Activist investor Carl Icahn lashed out against Apple Inc (AAPL.O) again on Wednesday, saying the iPhone maker was doing shareholders a "great disservice" by refusing to boost its share buyback program.
The billionaire, who has repeatedly urged Apple to return more cash to shareholders, tweeted that he had bought $500 million more shares in the company in just the past two weeks, bringing his total investment to more than $3 billion.
Shares of the world's largest technology company climbed 1.4 percent to $556.71 in morning trading.
Known for decades of strong-arm tactics, including proxy fights against major corporations, Icahn has repeatedly made it clear that he does not oppose Apple's management. But neither is he going to walk away from his investment, he told Reuters in November.
"We feel (Apple's) board is doing great disservice to shareholders by not having markedly increased its buyback. In-depth letter to follow soon," Icahn said on Twitter.
"Since tweeting about our large position in $AAPL on Aug 13, when the stock was 468 per share, we've kept buying shares of this ‘no brainer,'" Icahn added on his public profile.
It was unclear how much stock the activist investor, who in August began trying to get Apple CEO Tim Cook to agree to a $150 billion buyback, has recently added to his portfolio. In a letter to Cook made public on October 24, Icahn said he had increased his stake to 4.7 million shares.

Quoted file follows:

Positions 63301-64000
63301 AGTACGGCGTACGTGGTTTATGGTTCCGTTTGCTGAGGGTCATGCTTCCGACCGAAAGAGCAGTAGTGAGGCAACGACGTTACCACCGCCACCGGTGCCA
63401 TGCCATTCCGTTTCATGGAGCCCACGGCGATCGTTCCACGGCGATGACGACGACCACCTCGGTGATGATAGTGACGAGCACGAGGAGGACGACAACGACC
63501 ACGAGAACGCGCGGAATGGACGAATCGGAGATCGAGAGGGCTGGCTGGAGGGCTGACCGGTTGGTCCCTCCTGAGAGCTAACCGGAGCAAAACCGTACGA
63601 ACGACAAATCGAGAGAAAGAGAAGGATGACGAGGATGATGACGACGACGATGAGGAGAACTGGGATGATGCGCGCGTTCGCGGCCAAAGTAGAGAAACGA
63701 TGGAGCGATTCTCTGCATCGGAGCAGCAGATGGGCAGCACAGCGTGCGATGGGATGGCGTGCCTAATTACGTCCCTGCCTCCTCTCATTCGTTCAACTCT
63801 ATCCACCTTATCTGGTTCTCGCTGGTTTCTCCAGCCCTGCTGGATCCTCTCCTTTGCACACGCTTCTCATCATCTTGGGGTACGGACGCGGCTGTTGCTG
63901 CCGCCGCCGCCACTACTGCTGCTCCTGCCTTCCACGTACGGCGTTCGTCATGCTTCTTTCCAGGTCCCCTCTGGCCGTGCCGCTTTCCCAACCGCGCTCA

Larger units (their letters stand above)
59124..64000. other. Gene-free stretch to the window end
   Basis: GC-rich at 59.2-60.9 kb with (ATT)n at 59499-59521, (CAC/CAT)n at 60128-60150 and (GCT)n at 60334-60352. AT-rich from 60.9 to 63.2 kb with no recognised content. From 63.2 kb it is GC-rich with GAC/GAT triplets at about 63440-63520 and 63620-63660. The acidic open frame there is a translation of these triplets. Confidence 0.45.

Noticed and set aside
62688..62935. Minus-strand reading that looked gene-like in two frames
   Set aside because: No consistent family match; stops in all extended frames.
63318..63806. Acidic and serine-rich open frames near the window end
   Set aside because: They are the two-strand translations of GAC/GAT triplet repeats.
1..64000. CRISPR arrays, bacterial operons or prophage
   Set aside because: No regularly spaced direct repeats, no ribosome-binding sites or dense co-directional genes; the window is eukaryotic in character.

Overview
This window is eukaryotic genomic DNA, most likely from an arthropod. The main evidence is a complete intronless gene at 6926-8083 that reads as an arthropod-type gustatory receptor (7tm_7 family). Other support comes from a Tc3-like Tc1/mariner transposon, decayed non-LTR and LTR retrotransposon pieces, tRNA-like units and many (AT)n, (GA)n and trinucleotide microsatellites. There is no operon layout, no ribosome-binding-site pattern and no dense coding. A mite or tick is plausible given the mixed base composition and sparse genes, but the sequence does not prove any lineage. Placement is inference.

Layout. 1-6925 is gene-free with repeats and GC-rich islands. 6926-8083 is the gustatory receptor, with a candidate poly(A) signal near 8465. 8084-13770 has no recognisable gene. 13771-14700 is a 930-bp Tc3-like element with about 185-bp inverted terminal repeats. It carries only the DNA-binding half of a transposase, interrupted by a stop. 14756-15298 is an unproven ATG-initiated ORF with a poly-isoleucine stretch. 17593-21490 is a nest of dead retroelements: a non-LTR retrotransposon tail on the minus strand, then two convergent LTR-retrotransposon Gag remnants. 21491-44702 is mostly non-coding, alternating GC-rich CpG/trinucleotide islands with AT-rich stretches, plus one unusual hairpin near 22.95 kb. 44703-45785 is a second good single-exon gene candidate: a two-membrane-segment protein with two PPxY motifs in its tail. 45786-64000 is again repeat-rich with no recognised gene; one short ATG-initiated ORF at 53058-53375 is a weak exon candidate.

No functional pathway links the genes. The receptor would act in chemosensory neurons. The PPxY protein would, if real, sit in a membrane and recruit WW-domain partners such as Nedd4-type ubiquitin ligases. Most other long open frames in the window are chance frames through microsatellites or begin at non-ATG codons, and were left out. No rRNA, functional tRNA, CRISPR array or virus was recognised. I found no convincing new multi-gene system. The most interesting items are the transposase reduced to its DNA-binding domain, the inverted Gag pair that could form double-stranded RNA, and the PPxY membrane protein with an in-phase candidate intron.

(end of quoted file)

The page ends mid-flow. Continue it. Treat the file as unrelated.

In December, Icahn filed a shareholder proposal with Apple for a much smaller additional stock buyback plan of $50 billion, a major step back from previous demands.
Since taking over from the late Steve Jobs, Cook has steered Apple in a more investor-friendly direction, including the establishment of one of the industry's biggest capital return programs.
But Icahn argues that Apple can afford to share much of its cash pile of more than $146 billion, which in turn would have the effect of taking the stock sharply higher.
Apple is currently in the midst of returning $100 billion to shareholders, including a total share repurchase program of $60 billion. It advised shareholders last month to vote down Icahn's proposal, arguing it had already returned $43 billion in dividends and repurchases over the first six months of that capital return program.
Apple also warned that it needed ready access to cash in a fast-evolving and competitive mobile devices industry.
The company is coming under heavy pressure from Samsung Electronics (005930.KS) and Amazon.com Inc (AMZN.O) in the smartphone and tablet arena.
Since Icahn first disclosed his slice of the U.S. company in August, Apple's shares have gained 12 percent.
Icahn and Apple did not immediately respond to requests for comment.